Australia's First Case of Influenza A at Piggery

AUSTRALIA - A piggery in New South Wales (NSW) has been placed in quarantine after returning positive tests for influenza A H1 – the first farm in the country to have tested positive for the virus.
calendar icon 31 July 2009
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The state's Department for Primary Industries reports that the Minister for Primary Industries, Ian Macdonald, made the announcement today.

"The NSW Government is responding immediately, members of the NSW Department of Industry and Investment's First Response team have been called up, including veterinarians and emergency disease response specialists," Minister Macdonald said.

"I want to stress that it is safe to eat pork and pork products. Our pork industry is among the most biosecure in the world. Only healthy pigs are sent for slaughter at abattoirs in Australia.

"Samples taken from pigs were tested at the NSW Government's Elizabeth Macarthur Agricultural Institute (EMAI) laboratories and Influenza A H1 has been confirmed.

"This is the first case of influenza A H1 in an Australian pig herd – but not in the world – and at this stage we believe it was most likely introduced by people working with the animals.

"The affected 280-sow piggery, which is currently housing about 2,000 pigs, has been placed in quarantine and strict biosecurity measures are in place to ensure the virus does not spread.

"Veterinary investigators are now tracing movements of people, animals and equipment on and off the property to get a clearer picture of how the disease is behaving.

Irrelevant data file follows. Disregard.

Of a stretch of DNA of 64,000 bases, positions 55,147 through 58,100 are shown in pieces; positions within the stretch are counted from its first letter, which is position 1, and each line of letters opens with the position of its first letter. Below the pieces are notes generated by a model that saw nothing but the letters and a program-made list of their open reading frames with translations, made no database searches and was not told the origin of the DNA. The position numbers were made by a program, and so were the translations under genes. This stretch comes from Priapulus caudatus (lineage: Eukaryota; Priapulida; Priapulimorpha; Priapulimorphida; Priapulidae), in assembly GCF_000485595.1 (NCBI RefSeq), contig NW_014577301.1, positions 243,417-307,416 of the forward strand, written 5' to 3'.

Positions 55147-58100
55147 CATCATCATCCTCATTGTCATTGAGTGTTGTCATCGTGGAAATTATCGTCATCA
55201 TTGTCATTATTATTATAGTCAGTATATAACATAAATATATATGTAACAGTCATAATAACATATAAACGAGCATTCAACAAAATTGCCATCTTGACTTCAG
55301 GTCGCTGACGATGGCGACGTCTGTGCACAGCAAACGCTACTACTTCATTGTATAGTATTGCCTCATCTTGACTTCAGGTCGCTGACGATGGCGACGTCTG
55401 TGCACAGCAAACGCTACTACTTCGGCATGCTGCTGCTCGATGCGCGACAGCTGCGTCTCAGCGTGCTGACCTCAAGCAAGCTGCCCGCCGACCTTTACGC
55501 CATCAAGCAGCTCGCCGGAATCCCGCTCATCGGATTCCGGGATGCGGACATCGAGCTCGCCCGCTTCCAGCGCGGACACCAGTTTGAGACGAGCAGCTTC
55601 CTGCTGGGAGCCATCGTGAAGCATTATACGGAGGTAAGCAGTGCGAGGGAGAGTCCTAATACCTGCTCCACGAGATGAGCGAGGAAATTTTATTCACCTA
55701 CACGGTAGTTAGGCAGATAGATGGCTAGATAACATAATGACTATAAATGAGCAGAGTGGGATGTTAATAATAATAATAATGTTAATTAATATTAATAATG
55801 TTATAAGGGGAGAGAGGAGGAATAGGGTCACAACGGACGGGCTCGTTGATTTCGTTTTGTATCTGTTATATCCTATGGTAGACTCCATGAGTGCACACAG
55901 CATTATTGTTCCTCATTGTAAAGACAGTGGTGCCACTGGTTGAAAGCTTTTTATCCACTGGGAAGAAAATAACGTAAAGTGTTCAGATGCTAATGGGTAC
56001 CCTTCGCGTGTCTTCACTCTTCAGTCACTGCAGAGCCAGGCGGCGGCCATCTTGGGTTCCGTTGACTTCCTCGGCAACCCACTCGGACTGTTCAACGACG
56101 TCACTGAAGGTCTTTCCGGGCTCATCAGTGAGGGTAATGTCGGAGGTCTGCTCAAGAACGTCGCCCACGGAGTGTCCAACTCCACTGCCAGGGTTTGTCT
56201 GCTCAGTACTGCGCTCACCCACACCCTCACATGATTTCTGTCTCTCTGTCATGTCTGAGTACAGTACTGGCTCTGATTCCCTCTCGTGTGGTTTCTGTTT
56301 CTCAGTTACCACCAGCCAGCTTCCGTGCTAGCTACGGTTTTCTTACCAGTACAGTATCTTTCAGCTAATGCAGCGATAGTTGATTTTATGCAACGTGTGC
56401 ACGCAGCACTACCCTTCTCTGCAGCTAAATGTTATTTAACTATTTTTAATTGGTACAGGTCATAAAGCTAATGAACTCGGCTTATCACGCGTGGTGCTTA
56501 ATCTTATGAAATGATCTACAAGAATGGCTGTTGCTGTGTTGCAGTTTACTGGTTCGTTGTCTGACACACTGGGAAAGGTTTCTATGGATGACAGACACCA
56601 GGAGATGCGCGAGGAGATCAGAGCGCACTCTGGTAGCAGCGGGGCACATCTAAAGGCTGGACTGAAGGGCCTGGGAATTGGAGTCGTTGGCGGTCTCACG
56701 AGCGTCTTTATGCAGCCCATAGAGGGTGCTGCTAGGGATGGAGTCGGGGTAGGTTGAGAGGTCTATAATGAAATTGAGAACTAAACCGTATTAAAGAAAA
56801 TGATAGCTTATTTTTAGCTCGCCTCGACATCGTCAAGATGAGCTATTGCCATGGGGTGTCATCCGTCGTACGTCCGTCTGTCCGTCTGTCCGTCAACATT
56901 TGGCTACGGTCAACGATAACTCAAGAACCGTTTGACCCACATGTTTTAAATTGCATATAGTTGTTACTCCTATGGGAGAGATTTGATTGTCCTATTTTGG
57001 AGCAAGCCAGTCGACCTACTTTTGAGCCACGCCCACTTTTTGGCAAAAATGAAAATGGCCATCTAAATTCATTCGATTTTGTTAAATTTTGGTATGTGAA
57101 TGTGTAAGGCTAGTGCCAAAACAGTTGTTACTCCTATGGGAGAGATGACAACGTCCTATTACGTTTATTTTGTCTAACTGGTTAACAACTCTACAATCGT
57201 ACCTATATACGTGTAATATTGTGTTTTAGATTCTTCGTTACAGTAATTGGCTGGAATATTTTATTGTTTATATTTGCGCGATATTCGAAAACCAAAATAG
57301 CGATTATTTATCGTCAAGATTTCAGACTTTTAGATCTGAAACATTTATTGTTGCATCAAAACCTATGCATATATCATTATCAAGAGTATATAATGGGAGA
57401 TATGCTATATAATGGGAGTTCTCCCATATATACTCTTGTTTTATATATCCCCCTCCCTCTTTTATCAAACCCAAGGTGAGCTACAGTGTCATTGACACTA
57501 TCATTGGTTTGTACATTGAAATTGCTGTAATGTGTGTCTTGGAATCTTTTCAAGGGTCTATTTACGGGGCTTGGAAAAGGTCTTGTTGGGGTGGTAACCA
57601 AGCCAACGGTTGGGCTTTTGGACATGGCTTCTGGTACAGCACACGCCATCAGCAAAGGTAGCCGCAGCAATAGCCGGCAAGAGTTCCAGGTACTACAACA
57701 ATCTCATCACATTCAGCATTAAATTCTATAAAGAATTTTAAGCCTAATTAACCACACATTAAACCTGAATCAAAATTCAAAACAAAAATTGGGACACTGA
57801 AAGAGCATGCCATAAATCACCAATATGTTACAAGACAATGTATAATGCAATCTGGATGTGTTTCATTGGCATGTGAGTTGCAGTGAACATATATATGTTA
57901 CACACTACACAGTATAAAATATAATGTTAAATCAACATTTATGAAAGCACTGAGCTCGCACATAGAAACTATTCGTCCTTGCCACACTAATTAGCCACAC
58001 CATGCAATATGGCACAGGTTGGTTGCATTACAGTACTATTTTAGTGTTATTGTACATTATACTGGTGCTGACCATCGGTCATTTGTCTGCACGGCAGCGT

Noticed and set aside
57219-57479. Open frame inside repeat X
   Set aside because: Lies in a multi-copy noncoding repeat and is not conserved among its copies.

"We know that no pigs have been introduced to the property in the last two years and no pigs have moved off the property in more than a week."

NSW chief veterinary officer, Dr Bruce Christie, said the pigs started coughing late last week and were investigated by a private veterinarian earlier this week.

"Since a similar recent outbreak of Influenza A H1N1 in a Canadian piggery, Australia has been reviewing its plans for dealing with Influenza A H1N1 in a local piggery, and is prepared," Dr Christie said.

"The National Consultative Committee on Emergency Animal Disease is meeting tonight to coordinate the best response to the incident.

"NSW Department of Industry and Investment is working closely with NSW Health, NSW Farmers Association, Australian Pork Limited and the Livestock Health and Pest Authorities."

Advice from the NSW Food Authority is as follows:

  • Pork, including bacon and ham, is safe to eat
  • Sick animals have not entered into the human food chain, and
  • The NSW Food Authority does not permit the slaughtering of sick pigs for human consumption

Further Reading

- Find out more information on swine influenza by clicking here.
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